Special occasions like holidays can be turned upside down and become a source of dread after a loved one dies. If you're feeling this way, you certainly aren't alone. Although the first few years after a loss tend to be the hardest, we know things will never go back to how they were. If we talk honestly with other family members early on, we can minimize stress and surprises and maybe even find ways to bring our lost loved one into the celebrations, helping deepen the true meaning of the season for everyone.
Here are a few practical tips for surviving grief during the often-challenging holiday season.
If you typically have family celebrations at the holidays, the loss of a family member can change everything, even if that person lived far away. One of the most important things we can do as a holiday approaches is communicate with each other.
Admittedly, this is easier said than done. It’s more common to not want to talk about it—here are typical scenarios:
But really, the best way to get through holiday events is to name the elephant in the room. By allowing everyone to communicate their fears and needs, we can mitigate hurt feelings, misunderstandings, and feelings of isolation that only compound the pain that comes with missing the person who is gone.
Make a date for everyone to get together or start a group email. These discussions can be emotional and tiring—start planning early, leaving time for multiple get-togethers if necessary.Check In
Often we’re trying to hold it together and just "get through" the holidays, so giving each other a chance to talk about how we really feel can be a gift. Sharing our fears and hopes opens communication lines and brings expectations and assumptions out in the open.Talk About Traditions
Are there certain traditions that revolve around the person who died? Did that person always do the shopping or prepare the meal? Will you keep that tradition? If so, how will that still happen? Who will be involved?
On the other side of the spectrum, are there new traditions you’d like to start? Maybe this is the year to go to Hawaii, or make donations in lieu of gifts. You could even create a new tradition in memory of your loved one. Changing the way the holidays have always been doesn’t mean you’re "moving on" from your loved one, it can just be something different this year.
These are hard questions that can bring up a lot of complicated emotions. Create time for sharing and coming up with ways to make it less hard.Make Space for Memories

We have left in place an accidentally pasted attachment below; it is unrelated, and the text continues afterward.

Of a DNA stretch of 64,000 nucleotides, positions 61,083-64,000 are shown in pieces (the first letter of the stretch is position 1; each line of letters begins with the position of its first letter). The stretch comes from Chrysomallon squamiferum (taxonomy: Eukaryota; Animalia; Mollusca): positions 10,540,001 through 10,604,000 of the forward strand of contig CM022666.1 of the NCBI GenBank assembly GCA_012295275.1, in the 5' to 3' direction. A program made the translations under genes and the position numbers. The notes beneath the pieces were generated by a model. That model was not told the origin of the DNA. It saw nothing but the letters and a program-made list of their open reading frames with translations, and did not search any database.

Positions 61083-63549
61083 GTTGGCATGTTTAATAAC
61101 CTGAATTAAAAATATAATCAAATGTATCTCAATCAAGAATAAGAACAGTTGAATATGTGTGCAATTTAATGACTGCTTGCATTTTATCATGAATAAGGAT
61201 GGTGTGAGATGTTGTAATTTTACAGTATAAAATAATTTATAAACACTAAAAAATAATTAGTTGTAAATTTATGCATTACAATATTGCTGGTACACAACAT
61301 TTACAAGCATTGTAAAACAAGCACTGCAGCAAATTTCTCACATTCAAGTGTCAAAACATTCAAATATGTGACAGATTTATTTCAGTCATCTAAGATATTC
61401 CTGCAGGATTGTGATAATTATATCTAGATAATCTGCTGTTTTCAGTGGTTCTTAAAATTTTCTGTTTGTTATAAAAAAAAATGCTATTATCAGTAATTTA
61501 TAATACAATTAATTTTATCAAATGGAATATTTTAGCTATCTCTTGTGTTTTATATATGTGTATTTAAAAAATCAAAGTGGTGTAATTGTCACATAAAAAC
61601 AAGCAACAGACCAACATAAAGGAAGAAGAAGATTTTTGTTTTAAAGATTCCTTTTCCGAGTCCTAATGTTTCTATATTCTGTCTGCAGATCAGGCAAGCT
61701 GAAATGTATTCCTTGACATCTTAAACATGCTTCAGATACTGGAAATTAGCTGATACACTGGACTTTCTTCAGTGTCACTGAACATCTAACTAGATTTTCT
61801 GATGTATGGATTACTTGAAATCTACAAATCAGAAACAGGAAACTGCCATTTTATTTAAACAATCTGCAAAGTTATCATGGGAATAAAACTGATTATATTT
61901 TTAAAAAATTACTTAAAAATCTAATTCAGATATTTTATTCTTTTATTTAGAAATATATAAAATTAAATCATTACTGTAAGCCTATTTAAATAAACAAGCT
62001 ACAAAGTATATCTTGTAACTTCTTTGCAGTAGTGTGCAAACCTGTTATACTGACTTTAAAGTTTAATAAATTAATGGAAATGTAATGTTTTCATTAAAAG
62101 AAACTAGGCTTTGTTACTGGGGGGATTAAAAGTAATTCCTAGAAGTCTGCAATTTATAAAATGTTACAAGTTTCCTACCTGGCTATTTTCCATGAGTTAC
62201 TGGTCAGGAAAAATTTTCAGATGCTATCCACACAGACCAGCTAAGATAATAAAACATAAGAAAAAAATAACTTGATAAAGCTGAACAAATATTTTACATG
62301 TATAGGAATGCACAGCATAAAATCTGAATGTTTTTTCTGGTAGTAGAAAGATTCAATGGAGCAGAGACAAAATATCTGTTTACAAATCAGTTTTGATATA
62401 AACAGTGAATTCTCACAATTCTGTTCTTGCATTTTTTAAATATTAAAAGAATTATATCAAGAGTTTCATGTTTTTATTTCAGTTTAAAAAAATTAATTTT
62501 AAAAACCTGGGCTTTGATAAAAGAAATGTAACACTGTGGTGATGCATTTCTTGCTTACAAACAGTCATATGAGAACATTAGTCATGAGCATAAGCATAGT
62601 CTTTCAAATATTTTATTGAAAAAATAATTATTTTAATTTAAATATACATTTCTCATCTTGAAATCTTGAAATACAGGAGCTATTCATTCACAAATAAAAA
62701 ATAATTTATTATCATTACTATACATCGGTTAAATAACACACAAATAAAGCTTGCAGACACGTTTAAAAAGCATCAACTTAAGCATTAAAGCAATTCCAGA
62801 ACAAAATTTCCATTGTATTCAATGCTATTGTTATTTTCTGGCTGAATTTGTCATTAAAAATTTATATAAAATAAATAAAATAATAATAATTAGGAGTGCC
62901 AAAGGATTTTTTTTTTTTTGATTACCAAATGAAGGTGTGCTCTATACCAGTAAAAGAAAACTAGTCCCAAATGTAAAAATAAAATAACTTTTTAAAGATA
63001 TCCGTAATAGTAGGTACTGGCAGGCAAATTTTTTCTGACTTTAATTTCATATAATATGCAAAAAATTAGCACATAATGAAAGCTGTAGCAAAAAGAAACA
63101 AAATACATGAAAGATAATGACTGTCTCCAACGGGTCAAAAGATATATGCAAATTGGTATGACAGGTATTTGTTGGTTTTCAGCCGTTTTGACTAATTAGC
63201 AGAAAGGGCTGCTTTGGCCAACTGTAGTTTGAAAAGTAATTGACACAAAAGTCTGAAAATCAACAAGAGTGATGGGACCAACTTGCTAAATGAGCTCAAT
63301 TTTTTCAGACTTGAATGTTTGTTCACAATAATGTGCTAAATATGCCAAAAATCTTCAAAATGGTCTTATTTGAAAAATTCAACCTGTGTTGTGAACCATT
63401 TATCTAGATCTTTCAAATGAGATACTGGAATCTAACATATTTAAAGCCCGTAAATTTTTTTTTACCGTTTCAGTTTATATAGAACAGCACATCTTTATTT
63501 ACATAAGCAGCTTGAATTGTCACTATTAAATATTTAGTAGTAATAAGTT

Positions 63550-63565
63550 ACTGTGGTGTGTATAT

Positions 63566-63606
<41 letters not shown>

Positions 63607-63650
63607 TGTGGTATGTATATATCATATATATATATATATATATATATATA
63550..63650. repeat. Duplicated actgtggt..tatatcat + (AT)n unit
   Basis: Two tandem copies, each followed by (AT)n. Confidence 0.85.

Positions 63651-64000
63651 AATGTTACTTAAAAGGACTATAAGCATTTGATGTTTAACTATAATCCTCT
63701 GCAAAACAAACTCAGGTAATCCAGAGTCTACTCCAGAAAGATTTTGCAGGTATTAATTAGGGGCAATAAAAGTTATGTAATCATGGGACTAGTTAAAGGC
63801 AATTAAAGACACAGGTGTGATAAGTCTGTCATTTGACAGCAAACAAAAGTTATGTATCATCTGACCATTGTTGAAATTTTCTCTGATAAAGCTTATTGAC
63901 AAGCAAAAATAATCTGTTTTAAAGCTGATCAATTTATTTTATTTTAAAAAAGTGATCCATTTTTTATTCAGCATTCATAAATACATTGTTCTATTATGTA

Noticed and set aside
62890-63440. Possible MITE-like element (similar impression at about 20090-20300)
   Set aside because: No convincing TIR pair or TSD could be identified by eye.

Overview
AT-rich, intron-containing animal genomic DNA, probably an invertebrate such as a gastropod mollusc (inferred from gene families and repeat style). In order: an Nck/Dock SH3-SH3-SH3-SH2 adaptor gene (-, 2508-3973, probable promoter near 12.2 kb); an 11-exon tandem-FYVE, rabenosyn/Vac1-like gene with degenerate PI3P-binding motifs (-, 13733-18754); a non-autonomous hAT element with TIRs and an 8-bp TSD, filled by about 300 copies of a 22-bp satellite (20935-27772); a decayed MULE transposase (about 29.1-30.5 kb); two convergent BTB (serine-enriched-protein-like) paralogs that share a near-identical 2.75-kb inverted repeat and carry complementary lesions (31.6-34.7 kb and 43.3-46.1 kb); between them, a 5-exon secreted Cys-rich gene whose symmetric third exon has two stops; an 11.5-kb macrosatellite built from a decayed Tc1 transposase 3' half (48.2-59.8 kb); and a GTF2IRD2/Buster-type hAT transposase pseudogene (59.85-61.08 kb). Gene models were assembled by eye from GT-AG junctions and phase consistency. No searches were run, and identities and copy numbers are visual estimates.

Are there ways you’d like to acknowledge the person who died? What does that look like? The activity is not as important as the intention and feeling behind it. Here are some ideas:
Talk to family about the significance of this season. What is meaningful about this holiday or event? What’s the essence of it? Aligning with what’s really important can help clarify priorities and let go of things that don’t go as planned.
Even in this season of “giving,” it is essential that you take care of yourself. Everything is harder when you are compromised. We also forget that grief is exhausting —give yourself time and space and permission for what you need.
Even though this season will never be the same, there are ways to make the holidays more bearable. Yes, it will be hard at times—there might be tears, awkward moments, and hiccups. It can also include pleasant surprises, reconnections, and happy memories. When we talk honestly as a family, we can reduce the suffering that comes from feeling isolated and misunderstood.
So rather than locking yourself in your room until January 2nd, consider this a time of reinvention. Decide what parts of the holiday—whatever you celebrate—help bring the memory of your loved one into the season in ways that feel meaningful to you. Maybe that’s on the beach in Hawaii, or maybe it’s eating your loved one’s favorite casserole. It won’t be like holidays past, but it will be deliberate and you’ll navigate whatever comes with more compassion and grace.
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